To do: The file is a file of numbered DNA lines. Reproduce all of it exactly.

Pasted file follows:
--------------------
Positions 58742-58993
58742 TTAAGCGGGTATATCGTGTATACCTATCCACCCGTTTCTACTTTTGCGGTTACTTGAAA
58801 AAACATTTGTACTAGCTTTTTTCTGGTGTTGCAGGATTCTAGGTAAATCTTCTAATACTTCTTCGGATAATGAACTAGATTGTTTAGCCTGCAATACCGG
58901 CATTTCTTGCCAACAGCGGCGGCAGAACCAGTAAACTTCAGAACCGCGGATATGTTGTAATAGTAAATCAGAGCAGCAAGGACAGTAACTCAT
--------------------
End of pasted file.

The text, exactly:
Positions 58742-58993
58742 TTAAGCGGGTATATCGTGTATACCTATCCACCCGTTTCTACTTTTGCGGTTACTTGAAA
58801 AAACATTTGTACTAGCTTTTTTCTGGTGTTGCAGGATTCTAGGTAAATCTTCTAATACTTCTTCGGATAATGAACTAGATTGTTTAGCCTGCAATACCGG
58901 CATTTCTTGCCAACAGCGGCGGCAGAACCAGTAAACTTCAGAACCGCGGATATGTTGTAATAGTAAATCAGAGCAGCAAGGACAGTAACTCAT